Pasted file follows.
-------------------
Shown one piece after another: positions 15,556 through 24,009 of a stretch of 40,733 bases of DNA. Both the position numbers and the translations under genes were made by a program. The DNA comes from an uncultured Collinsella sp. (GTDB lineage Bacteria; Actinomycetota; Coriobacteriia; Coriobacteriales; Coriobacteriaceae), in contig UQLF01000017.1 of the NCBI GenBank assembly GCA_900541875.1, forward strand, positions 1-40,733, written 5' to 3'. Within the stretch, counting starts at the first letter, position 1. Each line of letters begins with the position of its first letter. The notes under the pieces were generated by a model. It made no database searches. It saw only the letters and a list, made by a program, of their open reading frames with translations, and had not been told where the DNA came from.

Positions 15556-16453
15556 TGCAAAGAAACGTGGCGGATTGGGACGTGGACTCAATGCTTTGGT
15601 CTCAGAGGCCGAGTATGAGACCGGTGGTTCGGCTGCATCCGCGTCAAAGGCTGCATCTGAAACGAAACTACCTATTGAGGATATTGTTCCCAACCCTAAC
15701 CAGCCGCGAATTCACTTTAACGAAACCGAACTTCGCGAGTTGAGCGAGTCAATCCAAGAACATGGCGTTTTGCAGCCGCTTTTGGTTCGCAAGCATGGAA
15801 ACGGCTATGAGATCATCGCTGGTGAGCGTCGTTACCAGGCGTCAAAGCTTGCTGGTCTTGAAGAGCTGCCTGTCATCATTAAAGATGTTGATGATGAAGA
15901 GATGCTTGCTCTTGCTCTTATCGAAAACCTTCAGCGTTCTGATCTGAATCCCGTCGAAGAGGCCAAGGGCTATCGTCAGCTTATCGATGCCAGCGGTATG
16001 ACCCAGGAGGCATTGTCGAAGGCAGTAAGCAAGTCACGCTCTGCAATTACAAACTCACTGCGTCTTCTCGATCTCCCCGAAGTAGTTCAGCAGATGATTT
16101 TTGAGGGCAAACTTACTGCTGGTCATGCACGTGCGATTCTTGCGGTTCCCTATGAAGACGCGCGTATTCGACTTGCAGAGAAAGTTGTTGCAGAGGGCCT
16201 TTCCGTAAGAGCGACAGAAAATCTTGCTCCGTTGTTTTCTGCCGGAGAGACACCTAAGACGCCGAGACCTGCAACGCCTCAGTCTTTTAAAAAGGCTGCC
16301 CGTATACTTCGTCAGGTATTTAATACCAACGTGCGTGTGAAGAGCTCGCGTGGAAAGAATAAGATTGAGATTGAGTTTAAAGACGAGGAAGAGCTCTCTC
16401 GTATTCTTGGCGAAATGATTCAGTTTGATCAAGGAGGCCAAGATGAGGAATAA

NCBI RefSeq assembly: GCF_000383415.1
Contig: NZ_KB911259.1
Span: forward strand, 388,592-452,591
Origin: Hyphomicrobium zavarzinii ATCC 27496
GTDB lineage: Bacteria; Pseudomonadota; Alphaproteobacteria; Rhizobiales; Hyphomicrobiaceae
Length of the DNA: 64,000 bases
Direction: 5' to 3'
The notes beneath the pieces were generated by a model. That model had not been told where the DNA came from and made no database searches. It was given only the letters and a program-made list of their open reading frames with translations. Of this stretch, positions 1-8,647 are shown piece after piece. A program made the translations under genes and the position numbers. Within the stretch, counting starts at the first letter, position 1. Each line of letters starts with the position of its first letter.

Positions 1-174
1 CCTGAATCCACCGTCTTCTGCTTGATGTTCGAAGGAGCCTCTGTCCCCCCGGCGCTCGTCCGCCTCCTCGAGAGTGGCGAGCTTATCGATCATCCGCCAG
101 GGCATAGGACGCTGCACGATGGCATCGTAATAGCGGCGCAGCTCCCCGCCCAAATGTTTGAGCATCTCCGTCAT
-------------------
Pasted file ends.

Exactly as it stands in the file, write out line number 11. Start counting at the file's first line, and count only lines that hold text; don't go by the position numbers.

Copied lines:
16301 CGTATACTTCGTCAGGTATTTAATACCAACGTGCGTGTGAAGAGCTCGCGTGGAAAGAATAAGATTGAGATTGAGTTTAAAGACGAGGAAGAGCTCTCTC